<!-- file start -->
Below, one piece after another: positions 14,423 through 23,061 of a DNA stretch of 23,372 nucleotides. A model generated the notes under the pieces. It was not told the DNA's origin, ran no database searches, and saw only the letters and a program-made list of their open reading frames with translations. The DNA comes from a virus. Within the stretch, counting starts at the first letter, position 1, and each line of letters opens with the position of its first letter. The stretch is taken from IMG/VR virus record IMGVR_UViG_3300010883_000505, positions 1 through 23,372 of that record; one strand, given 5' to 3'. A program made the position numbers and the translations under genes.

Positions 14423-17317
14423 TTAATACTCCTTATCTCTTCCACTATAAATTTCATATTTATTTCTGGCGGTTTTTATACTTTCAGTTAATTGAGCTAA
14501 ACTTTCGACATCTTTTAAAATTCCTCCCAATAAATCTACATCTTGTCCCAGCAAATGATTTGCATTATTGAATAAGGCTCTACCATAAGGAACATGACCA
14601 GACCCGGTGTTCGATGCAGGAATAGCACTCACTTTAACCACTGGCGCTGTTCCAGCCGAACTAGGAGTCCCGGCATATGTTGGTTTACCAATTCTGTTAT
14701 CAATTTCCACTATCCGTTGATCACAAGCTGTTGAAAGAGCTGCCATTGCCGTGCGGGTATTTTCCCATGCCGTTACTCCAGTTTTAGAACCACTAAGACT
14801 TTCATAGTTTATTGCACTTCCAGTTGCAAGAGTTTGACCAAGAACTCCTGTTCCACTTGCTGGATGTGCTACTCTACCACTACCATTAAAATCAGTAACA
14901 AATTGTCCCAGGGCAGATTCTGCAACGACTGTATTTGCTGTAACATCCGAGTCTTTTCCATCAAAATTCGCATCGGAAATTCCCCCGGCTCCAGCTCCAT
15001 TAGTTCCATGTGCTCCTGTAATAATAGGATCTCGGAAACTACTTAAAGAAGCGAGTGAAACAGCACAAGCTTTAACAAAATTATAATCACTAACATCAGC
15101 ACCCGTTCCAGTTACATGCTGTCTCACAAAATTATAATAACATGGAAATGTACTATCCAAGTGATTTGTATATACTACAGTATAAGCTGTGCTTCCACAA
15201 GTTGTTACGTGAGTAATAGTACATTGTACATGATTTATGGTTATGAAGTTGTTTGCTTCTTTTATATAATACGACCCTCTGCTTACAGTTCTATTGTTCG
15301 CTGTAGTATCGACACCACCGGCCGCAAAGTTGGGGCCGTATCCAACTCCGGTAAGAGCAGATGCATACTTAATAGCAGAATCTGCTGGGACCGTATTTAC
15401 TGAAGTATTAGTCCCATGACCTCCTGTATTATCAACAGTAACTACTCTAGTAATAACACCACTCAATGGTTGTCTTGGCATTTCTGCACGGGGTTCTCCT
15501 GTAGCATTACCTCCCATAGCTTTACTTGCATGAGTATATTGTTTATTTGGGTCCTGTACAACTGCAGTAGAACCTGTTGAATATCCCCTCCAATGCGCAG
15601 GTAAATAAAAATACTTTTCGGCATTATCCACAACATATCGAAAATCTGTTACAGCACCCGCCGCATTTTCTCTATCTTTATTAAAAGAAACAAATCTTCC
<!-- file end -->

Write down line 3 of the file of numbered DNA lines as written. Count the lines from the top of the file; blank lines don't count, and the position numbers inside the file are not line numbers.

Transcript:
14423 TTAATACTCCTTATCTCTTCCACTATAAATTTCATATTTATTTCTGGCGGTTTTTATACTTTCAGTTAATTGAGCTAA